The managers of HealthCare.gov feared early on that adding capacity to solve traffic issues would highlight even more problems.
Officials at the Center for Consumer Information & Insurance Oversight, the U.S. Department of Health and Human Services agency directly responsible for overseeing the exchanges, talk about the problems in “CCIIO-Wide War Room Notes.”
HealthCare.gov went live Oct. 1.
The House Oversight & Government Reform Committee posted the CCIIO HealthCare.gov war room notes on the Web late Thursday.
HHS officials have repeatedly declined to provide detailed federal exchange application or enrollment data, saying they have no confirmed, reliable information.
House Oversight officials note in a comment on the war room notes that, as of Oct. 3, HealthCare.gov users finished fewer than 250 enrollment transactions.
But the notes’ authors focused more on listing problems and describing efforts to address them.
On the afternoon of Oct. 2, for example, consumer traffic remained high, the system crawled along, and managers reported as many as 40,000 in the “waiting room.”
A mechanism allowing carriers to enroll consumers directly wasn’t working either.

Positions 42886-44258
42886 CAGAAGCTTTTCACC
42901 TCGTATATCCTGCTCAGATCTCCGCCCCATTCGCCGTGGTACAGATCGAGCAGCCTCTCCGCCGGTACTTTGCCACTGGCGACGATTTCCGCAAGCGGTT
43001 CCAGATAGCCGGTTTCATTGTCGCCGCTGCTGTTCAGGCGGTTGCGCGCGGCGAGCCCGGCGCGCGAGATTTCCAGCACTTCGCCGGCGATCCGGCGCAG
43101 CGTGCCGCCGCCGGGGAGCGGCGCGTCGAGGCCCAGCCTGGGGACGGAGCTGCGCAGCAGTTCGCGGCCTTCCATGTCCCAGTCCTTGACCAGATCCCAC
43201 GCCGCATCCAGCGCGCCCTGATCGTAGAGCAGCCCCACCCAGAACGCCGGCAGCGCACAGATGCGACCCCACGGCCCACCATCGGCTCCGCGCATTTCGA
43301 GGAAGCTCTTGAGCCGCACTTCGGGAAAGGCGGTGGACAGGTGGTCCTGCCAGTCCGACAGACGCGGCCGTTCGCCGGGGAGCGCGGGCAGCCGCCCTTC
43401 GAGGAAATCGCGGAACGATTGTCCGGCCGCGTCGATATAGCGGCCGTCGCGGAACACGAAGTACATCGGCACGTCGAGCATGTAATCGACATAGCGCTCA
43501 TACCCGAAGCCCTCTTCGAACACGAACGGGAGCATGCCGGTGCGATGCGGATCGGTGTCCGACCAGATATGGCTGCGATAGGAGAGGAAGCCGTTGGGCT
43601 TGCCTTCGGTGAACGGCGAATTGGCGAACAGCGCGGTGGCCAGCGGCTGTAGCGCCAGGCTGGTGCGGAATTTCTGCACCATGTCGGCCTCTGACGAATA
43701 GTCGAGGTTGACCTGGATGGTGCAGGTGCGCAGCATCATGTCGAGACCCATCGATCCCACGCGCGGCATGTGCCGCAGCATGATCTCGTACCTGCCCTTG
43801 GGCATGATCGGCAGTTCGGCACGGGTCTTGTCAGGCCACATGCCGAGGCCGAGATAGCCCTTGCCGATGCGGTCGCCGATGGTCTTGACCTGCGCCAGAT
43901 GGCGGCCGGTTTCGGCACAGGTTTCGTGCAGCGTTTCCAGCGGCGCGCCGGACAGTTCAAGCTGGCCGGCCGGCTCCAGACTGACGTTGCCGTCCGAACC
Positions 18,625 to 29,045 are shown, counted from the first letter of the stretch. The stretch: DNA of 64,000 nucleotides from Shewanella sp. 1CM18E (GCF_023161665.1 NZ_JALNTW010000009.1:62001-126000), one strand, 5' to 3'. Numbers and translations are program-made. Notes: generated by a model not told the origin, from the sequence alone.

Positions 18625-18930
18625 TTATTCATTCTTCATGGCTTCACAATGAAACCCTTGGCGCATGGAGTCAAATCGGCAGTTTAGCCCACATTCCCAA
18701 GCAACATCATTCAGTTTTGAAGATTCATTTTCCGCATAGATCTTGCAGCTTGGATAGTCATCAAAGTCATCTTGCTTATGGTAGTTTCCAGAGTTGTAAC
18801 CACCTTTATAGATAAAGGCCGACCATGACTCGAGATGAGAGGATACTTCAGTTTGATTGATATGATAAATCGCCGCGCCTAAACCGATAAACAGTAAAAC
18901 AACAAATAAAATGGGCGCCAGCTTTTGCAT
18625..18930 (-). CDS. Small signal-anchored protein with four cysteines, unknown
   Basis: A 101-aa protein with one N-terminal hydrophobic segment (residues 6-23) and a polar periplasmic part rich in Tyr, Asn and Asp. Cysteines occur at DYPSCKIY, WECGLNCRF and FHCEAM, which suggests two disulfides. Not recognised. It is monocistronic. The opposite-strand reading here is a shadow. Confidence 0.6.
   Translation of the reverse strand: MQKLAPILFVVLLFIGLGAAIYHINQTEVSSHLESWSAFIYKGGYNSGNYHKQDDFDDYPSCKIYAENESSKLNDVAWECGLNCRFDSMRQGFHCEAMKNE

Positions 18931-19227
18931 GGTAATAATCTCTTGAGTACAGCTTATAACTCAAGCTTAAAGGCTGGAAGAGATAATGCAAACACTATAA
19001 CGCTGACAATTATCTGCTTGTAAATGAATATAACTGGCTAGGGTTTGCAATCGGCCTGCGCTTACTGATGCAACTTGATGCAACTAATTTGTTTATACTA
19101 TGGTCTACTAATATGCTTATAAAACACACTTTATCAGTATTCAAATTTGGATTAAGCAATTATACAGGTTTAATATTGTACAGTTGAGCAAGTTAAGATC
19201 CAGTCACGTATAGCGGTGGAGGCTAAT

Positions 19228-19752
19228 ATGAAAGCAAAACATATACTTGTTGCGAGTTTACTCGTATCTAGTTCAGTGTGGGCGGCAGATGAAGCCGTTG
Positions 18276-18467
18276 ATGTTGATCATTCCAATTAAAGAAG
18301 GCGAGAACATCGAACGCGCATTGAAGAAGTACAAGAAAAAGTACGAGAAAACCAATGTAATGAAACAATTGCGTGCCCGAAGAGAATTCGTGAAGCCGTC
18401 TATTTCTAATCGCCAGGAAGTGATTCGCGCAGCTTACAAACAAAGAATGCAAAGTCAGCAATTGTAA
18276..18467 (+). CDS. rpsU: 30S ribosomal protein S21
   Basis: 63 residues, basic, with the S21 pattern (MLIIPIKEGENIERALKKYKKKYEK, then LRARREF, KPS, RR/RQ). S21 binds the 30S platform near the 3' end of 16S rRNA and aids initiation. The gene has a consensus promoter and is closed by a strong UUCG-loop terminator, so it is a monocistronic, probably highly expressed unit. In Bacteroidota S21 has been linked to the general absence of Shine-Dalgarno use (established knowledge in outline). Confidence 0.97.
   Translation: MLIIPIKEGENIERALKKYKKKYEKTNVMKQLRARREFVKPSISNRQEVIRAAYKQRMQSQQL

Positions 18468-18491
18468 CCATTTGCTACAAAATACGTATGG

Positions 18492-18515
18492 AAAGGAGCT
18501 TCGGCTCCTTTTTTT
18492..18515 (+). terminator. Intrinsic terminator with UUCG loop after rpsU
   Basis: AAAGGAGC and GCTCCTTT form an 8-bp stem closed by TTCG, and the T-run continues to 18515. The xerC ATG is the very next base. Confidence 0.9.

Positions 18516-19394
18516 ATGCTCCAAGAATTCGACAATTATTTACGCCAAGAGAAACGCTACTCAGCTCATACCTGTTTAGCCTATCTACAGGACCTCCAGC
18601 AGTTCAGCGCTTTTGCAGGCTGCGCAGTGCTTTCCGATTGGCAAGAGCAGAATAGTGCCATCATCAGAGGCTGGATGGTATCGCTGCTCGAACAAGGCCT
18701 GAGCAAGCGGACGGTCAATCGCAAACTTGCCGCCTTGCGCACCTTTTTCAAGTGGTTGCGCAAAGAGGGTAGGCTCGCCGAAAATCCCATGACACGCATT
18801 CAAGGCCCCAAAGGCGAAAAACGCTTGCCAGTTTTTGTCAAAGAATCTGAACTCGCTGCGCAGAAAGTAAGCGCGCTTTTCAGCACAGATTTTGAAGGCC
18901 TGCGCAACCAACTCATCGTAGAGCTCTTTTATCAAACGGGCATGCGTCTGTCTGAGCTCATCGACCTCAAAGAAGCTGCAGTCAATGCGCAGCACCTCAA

For consumers who managed to set up accounts, choose health plans, and get to the point of paying for coverage, the “Pay Now” page displayed carrier phone numbers incorrectly.
Managers also talked about identity verification problems for both shoppers and would-be agents.
State-based exchanges have their own enrollment sites but use the HHS “data services hub” to verify applicants’ identities and eligibility. The hub’s tied to Experian.
By Oct. 2, five or six state-based exchanges were reporting problems with the Experian identity-proofing system.
Officials hadn’t heard of problems with identity proofing at the 36 run by HHS, but they thought it might be because of the site’s capacity problems.
HHS officials said in early October that the HealthCare.gov launch would proceed in spite of the partial government shutdown resulting from the protracted budget battle.
Officials reported in the Oct. 2 note that shutdown-related furloughs had affected the launch, furloughing most plan management account managers. The exchange team was “setting up a dedicated line to take calls and triage information” in response to the lack of program account managers, officials said.